Last night during the Fundamentals class at Crossroads Brazilian Jiu-Jitsu we started off drilling how to break your opponents posture from the closed guard. By breaking their posture you put them in a position where they can’t hit you, or begin to try and pass your guard, which they will need to do in order to have any significant chance of submitting you. By breaking our opponents posture we have put our safety as our first priority. This is the perfect example of position before submission.
Once we have broken our opponents posture we covered 3 techniques that become available depending on how the Jiu-Jitsu player in the top position reacts. In this bjj class we covered a Kimora and two armbars. These arm and shoulder locks become available because the Jiu-Jitsu player on top must use his arms to push if he wants to regain his posture. By getting to a position where we know how our opponent will react we can plan for that reaction and lead them into positions which are even better for us. The more reactions we are prepared for the harder it will be for somebody to be successful in their own Jiu-Jitsu techniques.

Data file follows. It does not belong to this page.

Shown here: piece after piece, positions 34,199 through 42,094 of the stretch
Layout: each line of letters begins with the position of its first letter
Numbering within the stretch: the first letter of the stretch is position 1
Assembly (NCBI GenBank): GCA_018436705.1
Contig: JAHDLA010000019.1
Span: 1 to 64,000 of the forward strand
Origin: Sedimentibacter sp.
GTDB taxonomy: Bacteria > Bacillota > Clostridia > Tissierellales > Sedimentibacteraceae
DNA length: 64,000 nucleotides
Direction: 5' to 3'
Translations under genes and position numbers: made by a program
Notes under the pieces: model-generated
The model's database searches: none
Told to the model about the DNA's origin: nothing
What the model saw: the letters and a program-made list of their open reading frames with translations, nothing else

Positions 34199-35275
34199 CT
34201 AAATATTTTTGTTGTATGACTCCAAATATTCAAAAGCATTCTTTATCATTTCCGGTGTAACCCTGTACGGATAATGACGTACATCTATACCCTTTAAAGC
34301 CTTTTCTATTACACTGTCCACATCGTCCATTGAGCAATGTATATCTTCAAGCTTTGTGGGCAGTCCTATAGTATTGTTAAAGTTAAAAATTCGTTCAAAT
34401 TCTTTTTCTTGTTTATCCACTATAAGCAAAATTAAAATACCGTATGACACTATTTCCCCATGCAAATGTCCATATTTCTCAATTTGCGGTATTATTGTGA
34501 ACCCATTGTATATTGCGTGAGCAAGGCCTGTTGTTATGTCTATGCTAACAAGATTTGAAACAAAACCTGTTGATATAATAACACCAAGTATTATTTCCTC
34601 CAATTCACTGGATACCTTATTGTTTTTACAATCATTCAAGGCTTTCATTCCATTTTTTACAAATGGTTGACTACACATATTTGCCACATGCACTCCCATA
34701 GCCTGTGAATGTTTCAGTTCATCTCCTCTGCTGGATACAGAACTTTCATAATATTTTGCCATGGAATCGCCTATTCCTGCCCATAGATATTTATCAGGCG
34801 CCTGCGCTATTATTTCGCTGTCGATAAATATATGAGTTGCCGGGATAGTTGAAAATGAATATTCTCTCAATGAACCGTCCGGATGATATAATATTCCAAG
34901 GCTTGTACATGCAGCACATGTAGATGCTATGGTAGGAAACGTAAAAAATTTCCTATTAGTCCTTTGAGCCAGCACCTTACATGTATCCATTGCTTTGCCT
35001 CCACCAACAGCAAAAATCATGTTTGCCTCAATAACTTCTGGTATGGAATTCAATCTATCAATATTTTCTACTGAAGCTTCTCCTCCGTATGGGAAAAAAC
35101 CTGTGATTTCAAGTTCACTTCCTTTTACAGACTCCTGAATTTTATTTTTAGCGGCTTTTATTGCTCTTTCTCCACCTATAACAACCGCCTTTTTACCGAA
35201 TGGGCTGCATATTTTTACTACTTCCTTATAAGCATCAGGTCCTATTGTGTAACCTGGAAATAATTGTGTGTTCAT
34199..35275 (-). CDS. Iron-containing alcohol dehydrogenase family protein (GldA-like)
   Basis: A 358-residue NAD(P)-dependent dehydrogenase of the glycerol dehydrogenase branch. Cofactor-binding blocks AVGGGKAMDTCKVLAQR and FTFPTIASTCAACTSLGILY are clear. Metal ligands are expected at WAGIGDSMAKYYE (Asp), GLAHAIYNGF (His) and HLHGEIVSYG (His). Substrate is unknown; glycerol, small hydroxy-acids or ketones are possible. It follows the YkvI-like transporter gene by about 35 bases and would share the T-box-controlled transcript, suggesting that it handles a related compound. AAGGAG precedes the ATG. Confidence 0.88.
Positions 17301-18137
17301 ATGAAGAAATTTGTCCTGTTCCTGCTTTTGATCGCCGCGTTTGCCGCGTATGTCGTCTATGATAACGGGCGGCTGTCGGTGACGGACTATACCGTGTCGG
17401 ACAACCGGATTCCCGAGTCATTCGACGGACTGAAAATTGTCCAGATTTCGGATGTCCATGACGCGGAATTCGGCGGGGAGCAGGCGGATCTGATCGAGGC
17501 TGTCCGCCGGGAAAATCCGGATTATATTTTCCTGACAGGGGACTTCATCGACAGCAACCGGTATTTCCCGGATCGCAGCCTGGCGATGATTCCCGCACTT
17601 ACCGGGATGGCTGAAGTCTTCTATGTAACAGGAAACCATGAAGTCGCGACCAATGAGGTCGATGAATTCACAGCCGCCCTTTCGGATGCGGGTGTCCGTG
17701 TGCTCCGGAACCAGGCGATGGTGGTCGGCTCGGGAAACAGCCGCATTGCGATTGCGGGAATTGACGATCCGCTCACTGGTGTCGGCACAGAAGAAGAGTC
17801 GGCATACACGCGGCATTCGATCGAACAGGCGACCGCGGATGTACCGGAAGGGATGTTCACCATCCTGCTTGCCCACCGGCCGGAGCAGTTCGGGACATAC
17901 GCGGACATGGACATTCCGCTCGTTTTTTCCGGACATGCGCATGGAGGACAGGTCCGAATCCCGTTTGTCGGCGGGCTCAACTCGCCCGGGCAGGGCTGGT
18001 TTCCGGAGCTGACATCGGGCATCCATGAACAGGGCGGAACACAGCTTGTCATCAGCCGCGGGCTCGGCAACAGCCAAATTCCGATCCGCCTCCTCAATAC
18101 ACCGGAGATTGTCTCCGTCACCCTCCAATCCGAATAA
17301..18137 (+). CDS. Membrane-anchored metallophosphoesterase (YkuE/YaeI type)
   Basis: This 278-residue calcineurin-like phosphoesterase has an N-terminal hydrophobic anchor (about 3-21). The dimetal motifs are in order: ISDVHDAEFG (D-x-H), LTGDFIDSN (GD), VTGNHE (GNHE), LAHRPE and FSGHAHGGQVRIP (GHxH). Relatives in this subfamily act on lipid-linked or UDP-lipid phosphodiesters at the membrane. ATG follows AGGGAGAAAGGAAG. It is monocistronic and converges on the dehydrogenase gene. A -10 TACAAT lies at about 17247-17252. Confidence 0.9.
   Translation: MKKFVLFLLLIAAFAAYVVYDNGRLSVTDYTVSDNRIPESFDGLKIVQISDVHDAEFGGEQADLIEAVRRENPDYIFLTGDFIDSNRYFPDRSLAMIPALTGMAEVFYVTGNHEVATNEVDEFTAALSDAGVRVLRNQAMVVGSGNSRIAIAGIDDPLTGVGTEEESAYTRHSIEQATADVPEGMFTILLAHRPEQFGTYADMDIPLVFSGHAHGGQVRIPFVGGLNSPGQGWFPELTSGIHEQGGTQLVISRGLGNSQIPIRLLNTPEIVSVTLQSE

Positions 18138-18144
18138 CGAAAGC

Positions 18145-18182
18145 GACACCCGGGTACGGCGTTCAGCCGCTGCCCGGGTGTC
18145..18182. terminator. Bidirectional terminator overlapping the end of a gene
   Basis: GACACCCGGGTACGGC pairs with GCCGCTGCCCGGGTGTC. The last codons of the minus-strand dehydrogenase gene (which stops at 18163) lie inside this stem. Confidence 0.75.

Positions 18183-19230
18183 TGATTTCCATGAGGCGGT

At the end of bjj class we worked these techniques with specific resistance to help bridge the gap between theoretical knowledge and the ability to apply it under pressure.It is this specific training that that separates brazilian Jiu-Jitsu from other martial arts in terms of real world applicability. Timing, balance, and fluidity are all attributes that can only come from working with resistance. Resistance shows you things that you are not doing correctly and need to fix, without with work in the gym there is no chance to be able t apply any of what you have learned in a tournament or in a self defense situation.